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Rajiv saved us from Gayoom -

Male coup leader



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By Shamindra Ferdinando


Continued from yesterday


Part II


Abdulla Luthufee said that heavy Indian fire had caused damage to MV Progress Light. The vessel had gone down as the Indian warships turned towards Male. "I was blindfolded and locked-up in a toilet in INS Godavari. My hands were tied to the back. I never got to know the exact number or the identities of those held hostage and PLOTE personnel killed due to military action. I was held in isolation, while the surviving PLOTE cadres were kept separately."


The irate ex-rebel said that some members of the Maldivian defence team had assaulted him during on and off interrogations as INS Godavari proceeded towards Male.


"Soon after we reached Male on Nov. 7, the Indian army allowed their media to move freely in the capital. Once the Indian media and senior military officials toured Male meeting ordinary people, particularly Indians living there, they realized the plight of the Maldivians. In fact, they changed their attitude towards us. Indian journalists were given access to INS Godawari, where I was held."


The overwhelming presence of the Indians prevented Gayoom loyalists from harming us, Luthufee said. In fact, the continued presence of the Indian military gave us confidence that the Maldivian government wouldn’t try to get rid of us, he said.


When did they take you out of the vessel anchored at the Male harbour? "As I remember, they blindfolded me and took me to meet Gayoom. The President and some members of his family watched from a multi-storey building as I was taken before them. Subsequently, I was moved to an island off Male, where officials of the Indian intelligence, Research and Analysis Wing interrogated me. I had an opportunity to tell Indian intelligence what was going on in my country. I have no doubt the Indians realized that the vast majority of people hated Gayoom and his cronies. I won the confidence of the Indians and I have no doubt those in charge of handling the Maldivian issue quickly recognized the need for reforms. Gayoom resented the Indian attitude and moved me to another prison on a different island, where I was held for 11 months."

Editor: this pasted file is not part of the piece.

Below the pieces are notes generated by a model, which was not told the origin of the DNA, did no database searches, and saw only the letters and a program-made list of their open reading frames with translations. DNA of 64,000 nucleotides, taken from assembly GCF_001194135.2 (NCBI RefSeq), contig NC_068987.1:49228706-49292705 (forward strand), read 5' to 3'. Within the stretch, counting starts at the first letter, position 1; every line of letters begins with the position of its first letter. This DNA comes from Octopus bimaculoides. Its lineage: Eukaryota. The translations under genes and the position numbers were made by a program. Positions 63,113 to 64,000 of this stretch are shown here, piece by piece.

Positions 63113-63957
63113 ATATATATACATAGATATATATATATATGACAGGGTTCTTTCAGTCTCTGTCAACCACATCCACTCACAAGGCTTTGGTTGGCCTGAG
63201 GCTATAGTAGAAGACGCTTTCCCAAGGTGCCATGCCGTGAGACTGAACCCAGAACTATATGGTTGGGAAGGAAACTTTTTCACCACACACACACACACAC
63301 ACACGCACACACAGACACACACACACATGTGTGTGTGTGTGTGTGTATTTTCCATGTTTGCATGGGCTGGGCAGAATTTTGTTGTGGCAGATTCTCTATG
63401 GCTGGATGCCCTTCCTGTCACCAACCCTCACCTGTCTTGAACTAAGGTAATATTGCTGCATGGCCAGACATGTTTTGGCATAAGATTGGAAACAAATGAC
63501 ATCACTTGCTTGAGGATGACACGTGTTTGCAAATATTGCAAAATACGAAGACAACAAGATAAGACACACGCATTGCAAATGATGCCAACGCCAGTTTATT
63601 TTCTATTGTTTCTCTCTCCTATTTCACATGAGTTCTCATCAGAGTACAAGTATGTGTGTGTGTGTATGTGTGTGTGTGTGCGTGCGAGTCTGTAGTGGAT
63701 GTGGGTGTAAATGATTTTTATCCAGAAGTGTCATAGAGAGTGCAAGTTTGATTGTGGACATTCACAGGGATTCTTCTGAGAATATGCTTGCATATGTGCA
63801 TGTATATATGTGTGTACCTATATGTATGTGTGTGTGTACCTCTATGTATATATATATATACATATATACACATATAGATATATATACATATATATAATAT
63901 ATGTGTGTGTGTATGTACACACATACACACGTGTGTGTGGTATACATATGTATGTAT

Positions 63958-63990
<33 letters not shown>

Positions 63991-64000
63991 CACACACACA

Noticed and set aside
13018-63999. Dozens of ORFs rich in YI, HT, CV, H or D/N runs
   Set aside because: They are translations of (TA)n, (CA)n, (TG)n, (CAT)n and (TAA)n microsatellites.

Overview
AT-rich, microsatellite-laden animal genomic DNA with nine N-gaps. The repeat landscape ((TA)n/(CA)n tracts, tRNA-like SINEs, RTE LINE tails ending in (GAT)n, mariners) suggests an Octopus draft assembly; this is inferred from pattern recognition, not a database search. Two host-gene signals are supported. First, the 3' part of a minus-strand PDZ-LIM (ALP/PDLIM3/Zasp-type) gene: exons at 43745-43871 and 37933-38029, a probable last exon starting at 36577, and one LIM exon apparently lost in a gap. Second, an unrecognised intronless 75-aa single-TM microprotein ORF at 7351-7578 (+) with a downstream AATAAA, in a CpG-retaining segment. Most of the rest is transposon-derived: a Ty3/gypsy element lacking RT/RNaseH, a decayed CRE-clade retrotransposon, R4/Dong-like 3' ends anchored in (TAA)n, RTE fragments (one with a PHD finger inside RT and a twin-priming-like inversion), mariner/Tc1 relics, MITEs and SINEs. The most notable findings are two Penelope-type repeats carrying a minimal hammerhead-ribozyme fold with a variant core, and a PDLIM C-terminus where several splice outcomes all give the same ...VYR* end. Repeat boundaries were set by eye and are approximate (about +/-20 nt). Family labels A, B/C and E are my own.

Recalling his ordeal at the hands of Gayoom loyalists, Luthufee said that he was regularly tortured in solitary confinement. The absence of Indian military personnel gave Maldivian hooligans a free hand, he said, alleging he was deprived of sleep for days at a stretch. "They threw fish on the floor near me to attract rats. Some days, they tossed sugar to attract flies. I was also subject to chillie smoke and they regularly talked to me in filth to humiliate me. They forced me to stay in the same position for days. The international community did nothing in spite of knowing what was going on in the Maldives. What you must know is that mine wasn’t an isolated case. Those who opposed Gayoom earned his wrath and the then regime went all out against anyone perceived as a potential threat."